By becoming more resilient your life will be much more carpeted.

 

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2 Responses to "Two ways to be rich…."

  1. Foralbert says:

    Is your Spreadsheet available ??  Sounds like a GREAT focusing tool !

  2. Anthony Thomas says:

     You can make your own spreadsheet on Google Docs… When I rebooted, I didn’t make much before that, about $17K in 2009. You need roughly double that to live comfortably in Los Angeles. My average income from 2000-2010 is roughly $20K a year. Some years I made more, other years I made nothing (unemployed).
     So starting with allowing myself to be fired or quit, however you want to put it from my low wage (stagnant wages) service sector job. I decided I need a drastic change if I wanted to move to the next level which is having a home, wife and children.

     I never attended expensive colleges. I always look to pick up skills on the cheap. I recently completed A+ certification, but already had a wealth of computer knowledge I just didn’t have any “proof”. Now I have that and looking to add onto that so I will increase from what the average A+ tech gets which is about $12-14 an hour. An improvement of $2-4 over my last position for an investment of $120 school + $158 for the testing. I can make back that investment with my first paycheck! In fact, I’ve made it back just donating Plasma ($300-$355 a month).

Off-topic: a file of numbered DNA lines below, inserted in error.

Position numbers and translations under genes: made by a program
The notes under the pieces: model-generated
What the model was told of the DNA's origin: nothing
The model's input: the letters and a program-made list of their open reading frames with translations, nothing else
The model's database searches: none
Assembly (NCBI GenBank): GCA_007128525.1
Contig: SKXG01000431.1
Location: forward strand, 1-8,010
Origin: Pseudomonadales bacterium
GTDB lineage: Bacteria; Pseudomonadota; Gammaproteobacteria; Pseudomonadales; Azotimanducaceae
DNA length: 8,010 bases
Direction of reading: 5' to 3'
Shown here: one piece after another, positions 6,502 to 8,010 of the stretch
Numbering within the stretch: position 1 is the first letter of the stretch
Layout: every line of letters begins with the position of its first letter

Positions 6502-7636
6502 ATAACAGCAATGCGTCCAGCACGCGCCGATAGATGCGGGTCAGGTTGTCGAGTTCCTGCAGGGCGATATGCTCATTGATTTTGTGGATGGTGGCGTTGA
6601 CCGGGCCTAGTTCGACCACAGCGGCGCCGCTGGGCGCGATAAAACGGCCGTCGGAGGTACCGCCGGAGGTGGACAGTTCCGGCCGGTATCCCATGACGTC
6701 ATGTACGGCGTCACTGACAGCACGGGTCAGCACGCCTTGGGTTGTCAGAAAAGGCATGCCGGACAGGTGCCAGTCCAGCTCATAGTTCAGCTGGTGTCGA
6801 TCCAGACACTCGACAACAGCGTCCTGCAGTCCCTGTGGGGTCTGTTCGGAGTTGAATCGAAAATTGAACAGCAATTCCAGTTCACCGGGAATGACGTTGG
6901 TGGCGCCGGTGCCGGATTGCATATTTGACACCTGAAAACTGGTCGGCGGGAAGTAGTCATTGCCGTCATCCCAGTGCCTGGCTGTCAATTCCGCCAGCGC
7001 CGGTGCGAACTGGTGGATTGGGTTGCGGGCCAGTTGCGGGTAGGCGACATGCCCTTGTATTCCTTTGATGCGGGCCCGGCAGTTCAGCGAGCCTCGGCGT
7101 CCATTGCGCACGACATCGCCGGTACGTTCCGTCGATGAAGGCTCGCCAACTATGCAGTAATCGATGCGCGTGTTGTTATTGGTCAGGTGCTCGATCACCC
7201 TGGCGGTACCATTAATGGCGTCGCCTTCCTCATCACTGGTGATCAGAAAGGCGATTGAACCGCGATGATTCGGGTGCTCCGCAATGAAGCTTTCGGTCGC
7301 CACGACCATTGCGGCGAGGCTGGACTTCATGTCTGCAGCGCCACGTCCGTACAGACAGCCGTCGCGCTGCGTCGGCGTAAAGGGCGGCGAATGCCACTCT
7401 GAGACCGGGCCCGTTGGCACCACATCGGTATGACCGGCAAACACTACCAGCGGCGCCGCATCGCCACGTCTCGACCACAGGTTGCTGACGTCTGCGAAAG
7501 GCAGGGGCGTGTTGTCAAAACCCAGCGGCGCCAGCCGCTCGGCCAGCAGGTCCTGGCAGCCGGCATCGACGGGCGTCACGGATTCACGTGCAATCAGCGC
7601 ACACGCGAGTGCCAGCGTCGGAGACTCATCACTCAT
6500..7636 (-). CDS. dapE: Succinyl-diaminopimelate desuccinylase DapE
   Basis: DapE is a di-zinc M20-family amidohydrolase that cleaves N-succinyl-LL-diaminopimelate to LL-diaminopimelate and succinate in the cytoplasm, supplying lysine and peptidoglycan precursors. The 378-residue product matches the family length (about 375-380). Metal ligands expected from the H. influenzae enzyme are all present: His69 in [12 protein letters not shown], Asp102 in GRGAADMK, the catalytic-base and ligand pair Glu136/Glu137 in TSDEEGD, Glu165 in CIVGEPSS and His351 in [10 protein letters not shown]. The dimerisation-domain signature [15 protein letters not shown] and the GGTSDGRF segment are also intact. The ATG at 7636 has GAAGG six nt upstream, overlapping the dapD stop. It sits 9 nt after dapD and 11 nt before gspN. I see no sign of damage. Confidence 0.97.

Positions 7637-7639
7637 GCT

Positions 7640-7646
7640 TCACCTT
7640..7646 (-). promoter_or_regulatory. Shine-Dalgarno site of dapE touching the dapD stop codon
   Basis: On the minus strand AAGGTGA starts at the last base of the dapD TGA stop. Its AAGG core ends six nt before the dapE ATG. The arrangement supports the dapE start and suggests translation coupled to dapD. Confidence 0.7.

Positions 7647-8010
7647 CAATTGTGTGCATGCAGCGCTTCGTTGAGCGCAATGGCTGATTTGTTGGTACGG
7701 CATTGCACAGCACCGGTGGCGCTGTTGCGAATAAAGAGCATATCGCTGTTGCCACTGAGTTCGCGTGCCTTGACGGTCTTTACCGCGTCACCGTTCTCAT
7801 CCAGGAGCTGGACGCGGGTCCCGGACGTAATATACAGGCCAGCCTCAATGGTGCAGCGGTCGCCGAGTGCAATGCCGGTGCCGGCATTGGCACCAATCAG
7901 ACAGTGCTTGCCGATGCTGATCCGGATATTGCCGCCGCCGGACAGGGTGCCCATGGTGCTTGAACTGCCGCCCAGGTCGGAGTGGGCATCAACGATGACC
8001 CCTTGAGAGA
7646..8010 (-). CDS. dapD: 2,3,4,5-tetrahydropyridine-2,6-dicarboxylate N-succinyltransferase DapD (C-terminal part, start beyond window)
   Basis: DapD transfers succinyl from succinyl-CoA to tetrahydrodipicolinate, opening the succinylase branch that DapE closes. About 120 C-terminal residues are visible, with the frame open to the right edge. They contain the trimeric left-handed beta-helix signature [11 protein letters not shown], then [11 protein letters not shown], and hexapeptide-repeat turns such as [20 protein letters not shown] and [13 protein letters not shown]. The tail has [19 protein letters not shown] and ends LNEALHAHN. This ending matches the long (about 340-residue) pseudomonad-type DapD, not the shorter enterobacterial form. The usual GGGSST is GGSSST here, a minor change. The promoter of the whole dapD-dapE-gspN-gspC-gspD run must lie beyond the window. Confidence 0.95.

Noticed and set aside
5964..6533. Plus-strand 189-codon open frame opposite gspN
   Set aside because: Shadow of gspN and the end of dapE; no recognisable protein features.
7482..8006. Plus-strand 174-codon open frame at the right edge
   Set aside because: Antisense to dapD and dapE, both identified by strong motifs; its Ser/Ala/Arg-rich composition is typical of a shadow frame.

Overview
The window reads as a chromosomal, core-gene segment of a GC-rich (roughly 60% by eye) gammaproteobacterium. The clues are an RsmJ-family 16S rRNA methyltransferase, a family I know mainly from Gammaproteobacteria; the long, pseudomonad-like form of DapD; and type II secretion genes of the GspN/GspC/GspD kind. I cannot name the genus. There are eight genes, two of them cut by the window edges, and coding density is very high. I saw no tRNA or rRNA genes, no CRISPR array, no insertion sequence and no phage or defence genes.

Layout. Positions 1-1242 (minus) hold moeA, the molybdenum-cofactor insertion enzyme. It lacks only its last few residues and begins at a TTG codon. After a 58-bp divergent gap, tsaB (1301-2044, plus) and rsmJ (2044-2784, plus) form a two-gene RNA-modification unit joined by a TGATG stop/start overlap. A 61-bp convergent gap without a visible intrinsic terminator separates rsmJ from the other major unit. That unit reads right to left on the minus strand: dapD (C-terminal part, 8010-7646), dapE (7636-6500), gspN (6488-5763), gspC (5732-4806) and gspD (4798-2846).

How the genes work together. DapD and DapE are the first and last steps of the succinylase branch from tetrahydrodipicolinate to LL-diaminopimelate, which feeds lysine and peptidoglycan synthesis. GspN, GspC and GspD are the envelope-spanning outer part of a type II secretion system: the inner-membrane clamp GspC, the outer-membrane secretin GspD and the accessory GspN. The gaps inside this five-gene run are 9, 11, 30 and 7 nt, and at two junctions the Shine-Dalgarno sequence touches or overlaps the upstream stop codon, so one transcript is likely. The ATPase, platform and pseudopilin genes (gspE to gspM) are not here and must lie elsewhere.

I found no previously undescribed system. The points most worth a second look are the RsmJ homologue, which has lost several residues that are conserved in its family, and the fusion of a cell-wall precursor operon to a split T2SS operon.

Along with food and shelter, I would count transportation and communications among the must haves.

     There several ways to get a smart phone and mobile (3G) internet access almost anywhere in the world. I will not share that info, you can find it on Google. But there’s no reason you have to pay more than $40 for unlimited data, text and call minutes. The phones are less than $200 which can be gotten with one month’s worth of visits to donate Plasma or by terminating your current cell contract.

     To truly “Cut The Cable Cord” you need high bandwidth internet. Which is cheaper? 20MB Fiber-To-Home (ViOS or U-Verse) or All You Can Eat (but don’t even watch half the channels) Cable/Sat Service (usually $70+ a month). Especially with cable, if you include box rental, it can easily be $80-$90 a month.

     A Home Theater PC can be built for $250 in parts (or less), use little power (20W or less at idle and less than 60W at High CPU usage). Even then if you add up your cable/sat bill from Jan-Dec, you can build a very high end HTPC, send back the cable box and save that money or you can totally depend on err, “downloads”, streaming and local HD channels (with a good antenna 70-100 channels).

     If your on a fixed income, I would highly recommend living in a country with a 4:1 or better exchange rate with the dollar. You mentioned Panama but its tied to the US dollar. For somebody that isn’t close to retirement age, there isn’t any advantage to living there IMHO. You can live in a country with an even better exchange rate. A friend of mine is renting an apartment (not a room) in Mexicali for $125 a month. Short of staying with your parents, you can’t repeat that in America save for maybe a rural area???? Google Cheapest Places to Live in the World and you’ll find countries like India, Ecuador, Belarus and Ukraine on it. Depending on what your needs are (Peanut Butter is impossible to find in Ukraine for example) you should visit the country your interested in.